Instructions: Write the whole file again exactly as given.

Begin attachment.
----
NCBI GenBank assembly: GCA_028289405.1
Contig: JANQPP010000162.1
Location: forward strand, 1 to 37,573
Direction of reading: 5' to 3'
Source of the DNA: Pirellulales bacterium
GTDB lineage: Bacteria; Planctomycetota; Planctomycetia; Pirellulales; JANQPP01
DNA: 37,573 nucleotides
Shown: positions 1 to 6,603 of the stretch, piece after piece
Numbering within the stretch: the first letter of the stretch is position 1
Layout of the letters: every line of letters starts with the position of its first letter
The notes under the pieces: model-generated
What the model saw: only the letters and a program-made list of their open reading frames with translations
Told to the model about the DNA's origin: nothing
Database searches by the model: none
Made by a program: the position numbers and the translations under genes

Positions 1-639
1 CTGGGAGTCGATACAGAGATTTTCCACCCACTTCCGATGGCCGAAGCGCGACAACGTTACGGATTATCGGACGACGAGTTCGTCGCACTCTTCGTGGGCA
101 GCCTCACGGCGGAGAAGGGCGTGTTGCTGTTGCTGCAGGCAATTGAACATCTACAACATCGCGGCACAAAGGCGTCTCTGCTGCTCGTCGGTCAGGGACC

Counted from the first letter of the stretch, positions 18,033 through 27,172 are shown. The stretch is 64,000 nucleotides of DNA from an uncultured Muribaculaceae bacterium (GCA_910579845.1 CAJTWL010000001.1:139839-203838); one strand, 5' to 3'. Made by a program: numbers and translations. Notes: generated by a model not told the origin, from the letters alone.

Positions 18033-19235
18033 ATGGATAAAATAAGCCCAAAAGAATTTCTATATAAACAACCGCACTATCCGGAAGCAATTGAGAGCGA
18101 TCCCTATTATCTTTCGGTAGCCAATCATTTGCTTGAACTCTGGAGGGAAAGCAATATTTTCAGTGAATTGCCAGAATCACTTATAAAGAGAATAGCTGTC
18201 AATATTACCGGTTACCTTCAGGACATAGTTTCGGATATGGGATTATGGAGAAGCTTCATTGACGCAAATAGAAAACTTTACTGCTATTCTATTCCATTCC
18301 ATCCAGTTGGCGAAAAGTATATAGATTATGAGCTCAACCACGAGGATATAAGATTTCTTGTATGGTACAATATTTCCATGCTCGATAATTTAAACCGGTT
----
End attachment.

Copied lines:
NCBI GenBank assembly: GCA_028289405.1
Contig: JANQPP010000162.1
Location: forward strand, 1 to 37,573
Direction of reading: 5' to 3'
Source of the DNA: Pirellulales bacterium
GTDB lineage: Bacteria; Planctomycetota; Planctomycetia; Pirellulales; JANQPP01
DNA: 37,573 nucleotides
Shown: positions 1 to 6,603 of the stretch, piece after piece
Numbering within the stretch: the first letter of the stretch is position 1
Layout of the letters: every line of letters starts with the position of its first letter
The notes under the pieces: model-generated
What the model saw: only the letters and a program-made list of their open reading frames with translations
Told to the model about the DNA's origin: nothing
Database searches by the model: none
Made by a program: the position numbers and the translations under genes

Positions 1-639
1 CTGGGAGTCGATACAGAGATTTTCCACCCACTTCCGATGGCCGAAGCGCGACAACGTTACGGATTATCGGACGACGAGTTCGTCGCACTCTTCGTGGGCA
101 GCCTCACGGCGGAGAAGGGCGTGTTGCTGTTGCTGCAGGCAATTGAACATCTACAACATCGCGGCACAAAGGCGTCTCTGCTGCTCGTCGGTCAGGGACC

Counted from the first letter of the stretch, positions 18,033 through 27,172 are shown. The stretch is 64,000 nucleotides of DNA from an uncultured Muribaculaceae bacterium (GCA_910579845.1 CAJTWL010000001.1:139839-203838); one strand, 5' to 3'. Made by a program: numbers and translations. Notes: generated by a model not told the origin, from the letters alone.

Positions 18033-19235
18033 ATGGATAAAATAAGCCCAAAAGAATTTCTATATAAACAACCGCACTATCCGGAAGCAATTGAGAGCGA
18101 TCCCTATTATCTTTCGGTAGCCAATCATTTGCTTGAACTCTGGAGGGAAAGCAATATTTTCAGTGAATTGCCAGAATCACTTATAAAGAGAATAGCTGTC
18201 AATATTACCGGTTACCTTCAGGACATAGTTTCGGATATGGGATTATGGAGAAGCTTCATTGACGCAAATAGAAAACTTTACTGCTATTCTATTCCATTCC
18301 ATCCAGTTGGCGAAAAGTATATAGATTATGAGCTCAACCACGAGGATATAAGATTTCTTGTATGGTACAATATTTCCATGCTCGATAATTTAAACCGGTT